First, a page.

Got cavities? Blame Streptococcus mutans, a bacterium found in the mouth that produces acids strong enough to dissolve tooth enamel, allowing the microbe to bore into teeth and cause decay. Now, researchers report that some particularly pathogenic strains of S. mutans have extra arsenal at their disposal: a suite of antibacterial compounds that inhibit the growth of beneficial bacteria that help protect against dental cavities (ACS Infect. Dis. 2020, DOI: 10.1021/acsinfecdis.9b00365).
Microbiologist Anna Edlund of the J. Craig Venter Institute and her colleagues investigated a set of genes, known as the muc gene cluster, that is carried by some S. mutans strains, to see why they might be important to these pathogens. They found that muc is responsible for producing reutericyclin, an antibiotic also produced by bacteria that ferment sourdough, changing the microbial community within the bread.
Edlund, along with Bradley Moore of the University of California San Diego and their colleagues, studied the muc gene cluster in S. mutans taken from the mouth of a child with severe dental caries. When they introduced a mutation that knocked out one of the genes, mucD, the cells did not produce four metabolites made by the unmutated strain. The team identified them as reutericyclin, two of its analogs, and another derivative named mutanocyclin—all known antibacterial molecules.
To understand why S. mutans might produce these antibiotics, the researchers created mutants of the strain lacking different muc genes, and cultured them in the presence of six other common bacteria that are part of a healthy oral microbiome. They found that the pathogenic strain and its mutants strongly inhibited the beneficial species’ growth; the most effective inhibitor was a mutant that produced only reutericyclin.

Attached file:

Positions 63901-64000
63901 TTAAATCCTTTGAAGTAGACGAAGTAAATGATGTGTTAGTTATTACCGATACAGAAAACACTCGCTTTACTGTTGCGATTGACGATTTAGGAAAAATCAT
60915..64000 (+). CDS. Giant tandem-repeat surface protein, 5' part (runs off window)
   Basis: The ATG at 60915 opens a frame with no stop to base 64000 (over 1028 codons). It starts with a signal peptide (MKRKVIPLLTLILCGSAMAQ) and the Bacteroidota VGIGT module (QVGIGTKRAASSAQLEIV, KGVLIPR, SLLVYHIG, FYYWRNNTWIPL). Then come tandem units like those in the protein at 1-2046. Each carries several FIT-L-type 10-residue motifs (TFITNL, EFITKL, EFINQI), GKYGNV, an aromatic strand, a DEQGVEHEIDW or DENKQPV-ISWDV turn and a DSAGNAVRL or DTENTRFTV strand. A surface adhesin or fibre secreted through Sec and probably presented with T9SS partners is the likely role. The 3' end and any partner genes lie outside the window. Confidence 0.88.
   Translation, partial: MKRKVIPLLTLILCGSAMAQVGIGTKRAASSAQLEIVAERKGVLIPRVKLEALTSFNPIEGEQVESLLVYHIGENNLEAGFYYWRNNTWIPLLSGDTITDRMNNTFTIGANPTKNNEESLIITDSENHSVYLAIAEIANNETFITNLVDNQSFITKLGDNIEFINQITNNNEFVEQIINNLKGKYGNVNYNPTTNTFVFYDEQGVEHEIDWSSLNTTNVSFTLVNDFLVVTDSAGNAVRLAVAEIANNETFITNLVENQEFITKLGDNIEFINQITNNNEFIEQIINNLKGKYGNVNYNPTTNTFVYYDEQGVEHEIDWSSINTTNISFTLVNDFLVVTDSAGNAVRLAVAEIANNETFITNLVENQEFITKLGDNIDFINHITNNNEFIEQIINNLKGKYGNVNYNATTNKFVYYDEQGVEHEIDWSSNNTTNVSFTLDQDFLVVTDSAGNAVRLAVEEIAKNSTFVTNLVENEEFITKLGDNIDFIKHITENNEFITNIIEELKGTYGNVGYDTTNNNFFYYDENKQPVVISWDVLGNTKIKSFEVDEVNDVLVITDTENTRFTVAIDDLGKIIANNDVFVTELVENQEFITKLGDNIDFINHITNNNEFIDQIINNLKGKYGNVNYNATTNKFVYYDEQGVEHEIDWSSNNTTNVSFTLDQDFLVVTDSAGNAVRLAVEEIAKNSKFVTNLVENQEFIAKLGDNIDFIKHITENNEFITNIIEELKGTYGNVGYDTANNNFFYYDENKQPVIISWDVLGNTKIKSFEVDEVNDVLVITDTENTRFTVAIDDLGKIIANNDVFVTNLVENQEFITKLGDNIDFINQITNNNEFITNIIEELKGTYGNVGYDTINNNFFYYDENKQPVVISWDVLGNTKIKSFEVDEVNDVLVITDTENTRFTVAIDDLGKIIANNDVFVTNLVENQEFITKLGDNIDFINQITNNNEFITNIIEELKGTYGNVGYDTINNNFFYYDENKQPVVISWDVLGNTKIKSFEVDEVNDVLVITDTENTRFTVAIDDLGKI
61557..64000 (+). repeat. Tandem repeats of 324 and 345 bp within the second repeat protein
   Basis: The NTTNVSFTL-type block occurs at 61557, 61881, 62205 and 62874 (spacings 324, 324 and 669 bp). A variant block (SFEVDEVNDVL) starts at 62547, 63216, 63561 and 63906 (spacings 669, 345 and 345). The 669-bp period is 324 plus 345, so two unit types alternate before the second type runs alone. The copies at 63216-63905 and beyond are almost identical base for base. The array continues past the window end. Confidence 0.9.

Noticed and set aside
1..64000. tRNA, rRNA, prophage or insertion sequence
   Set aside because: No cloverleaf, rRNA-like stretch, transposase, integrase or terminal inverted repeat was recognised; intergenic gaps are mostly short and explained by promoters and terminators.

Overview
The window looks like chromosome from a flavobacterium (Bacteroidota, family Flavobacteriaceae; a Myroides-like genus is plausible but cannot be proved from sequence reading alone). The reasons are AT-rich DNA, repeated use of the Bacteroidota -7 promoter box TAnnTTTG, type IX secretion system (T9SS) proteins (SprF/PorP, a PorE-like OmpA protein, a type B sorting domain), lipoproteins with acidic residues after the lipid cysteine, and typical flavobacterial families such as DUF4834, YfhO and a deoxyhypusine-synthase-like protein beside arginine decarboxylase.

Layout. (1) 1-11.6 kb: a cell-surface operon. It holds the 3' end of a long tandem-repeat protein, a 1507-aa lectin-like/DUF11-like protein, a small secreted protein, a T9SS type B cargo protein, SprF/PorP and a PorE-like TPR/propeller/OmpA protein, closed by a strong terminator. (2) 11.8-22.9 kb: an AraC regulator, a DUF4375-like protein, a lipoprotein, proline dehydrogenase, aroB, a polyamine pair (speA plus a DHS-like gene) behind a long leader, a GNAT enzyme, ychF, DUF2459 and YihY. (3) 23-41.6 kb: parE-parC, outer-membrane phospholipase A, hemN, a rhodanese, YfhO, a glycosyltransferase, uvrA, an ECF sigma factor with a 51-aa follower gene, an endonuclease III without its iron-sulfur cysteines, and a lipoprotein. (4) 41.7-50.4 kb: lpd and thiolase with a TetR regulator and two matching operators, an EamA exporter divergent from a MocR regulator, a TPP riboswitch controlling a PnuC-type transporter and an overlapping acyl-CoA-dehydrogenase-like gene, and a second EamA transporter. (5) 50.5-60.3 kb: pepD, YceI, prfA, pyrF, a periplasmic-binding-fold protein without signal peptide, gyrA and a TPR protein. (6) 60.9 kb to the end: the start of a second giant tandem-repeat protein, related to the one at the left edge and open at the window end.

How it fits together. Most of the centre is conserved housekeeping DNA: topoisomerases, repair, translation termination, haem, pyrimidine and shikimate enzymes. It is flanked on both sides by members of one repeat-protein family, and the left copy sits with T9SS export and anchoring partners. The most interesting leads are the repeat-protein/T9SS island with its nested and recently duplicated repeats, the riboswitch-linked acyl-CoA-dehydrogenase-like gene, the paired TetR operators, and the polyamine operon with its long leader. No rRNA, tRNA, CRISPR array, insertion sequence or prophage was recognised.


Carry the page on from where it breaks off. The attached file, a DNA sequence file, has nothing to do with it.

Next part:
In contrast, a lab strain of S. mutans that lacked the muc gene cluster inhibited these other microbes much less, suggesting that the pathogenic strain—which causes much more severe disease—might use these molecules to remove the bacteria that block its growth.
Future studies will need to determine whether these secreted molecules play similar roles within the human mouth, not just in petri dishes, says microbiologist Jeffrey Banas of the University of Iowa, who was not involved with the work. The discovery is an “interesting variable” that could help explain differences between S. mutans strains that cause severe disease and those that are less harmful, he adds. “People have looked for strain differences for years” to figure out what sets the bad ones apart, Banas says. “This is the tip of the iceberg and is certainly worth pursuing. Acid production really allows these bacteria to gain a foothold, and then something—perhaps this antibiotic activity...helps it even further.”
The work further cements the importance of S. mutans as a “keystone pathogen” in dental caries, says José Lemos of the University of Florida, who was not involved with the work. “Its presence really drives the ecology of the mouth toward disease.”